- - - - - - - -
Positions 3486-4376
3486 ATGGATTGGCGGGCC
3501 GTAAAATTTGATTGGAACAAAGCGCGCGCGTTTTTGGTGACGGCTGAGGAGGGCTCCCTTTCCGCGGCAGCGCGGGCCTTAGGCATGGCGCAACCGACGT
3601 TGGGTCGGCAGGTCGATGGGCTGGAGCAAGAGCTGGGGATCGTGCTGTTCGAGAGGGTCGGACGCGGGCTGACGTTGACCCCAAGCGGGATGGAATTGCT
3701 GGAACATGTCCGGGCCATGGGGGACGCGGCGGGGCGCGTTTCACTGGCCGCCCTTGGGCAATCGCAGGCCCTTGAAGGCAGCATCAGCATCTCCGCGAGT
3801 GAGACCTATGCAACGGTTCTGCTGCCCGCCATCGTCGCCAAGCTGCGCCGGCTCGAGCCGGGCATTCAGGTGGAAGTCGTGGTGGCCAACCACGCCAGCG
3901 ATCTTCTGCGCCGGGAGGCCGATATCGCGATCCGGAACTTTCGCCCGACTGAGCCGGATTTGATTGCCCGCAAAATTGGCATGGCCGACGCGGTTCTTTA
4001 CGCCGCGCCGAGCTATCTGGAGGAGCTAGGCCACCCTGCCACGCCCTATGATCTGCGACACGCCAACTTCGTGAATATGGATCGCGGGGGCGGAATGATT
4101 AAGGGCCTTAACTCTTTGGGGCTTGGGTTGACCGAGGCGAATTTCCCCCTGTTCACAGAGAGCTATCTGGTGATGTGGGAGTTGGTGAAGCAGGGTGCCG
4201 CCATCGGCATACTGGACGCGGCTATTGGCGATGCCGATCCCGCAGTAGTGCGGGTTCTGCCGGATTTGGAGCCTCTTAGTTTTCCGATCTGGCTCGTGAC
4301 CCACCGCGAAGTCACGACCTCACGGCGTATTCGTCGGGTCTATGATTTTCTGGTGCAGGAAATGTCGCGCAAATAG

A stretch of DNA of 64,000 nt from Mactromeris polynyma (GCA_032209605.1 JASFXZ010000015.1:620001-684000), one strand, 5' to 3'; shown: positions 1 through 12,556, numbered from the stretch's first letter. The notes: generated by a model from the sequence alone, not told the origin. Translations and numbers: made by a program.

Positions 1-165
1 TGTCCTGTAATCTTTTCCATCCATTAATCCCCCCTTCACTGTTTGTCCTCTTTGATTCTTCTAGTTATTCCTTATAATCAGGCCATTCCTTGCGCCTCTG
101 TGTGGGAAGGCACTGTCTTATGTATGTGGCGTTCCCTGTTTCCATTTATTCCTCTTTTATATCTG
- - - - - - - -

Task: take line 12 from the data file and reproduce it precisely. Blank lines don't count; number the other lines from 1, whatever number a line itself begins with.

A stretch of DNA of 64,000 nt from Mactromeris polynyma (GCA_032209605.1 JASFXZ010000015.1:620001-684000), one strand, 5' to 3'; shown: positions 1 through 12,556, numbered from the stretch's first letter. The notes: generated by a model from the sequence alone, not told the origin. Translations and numbers: made by a program.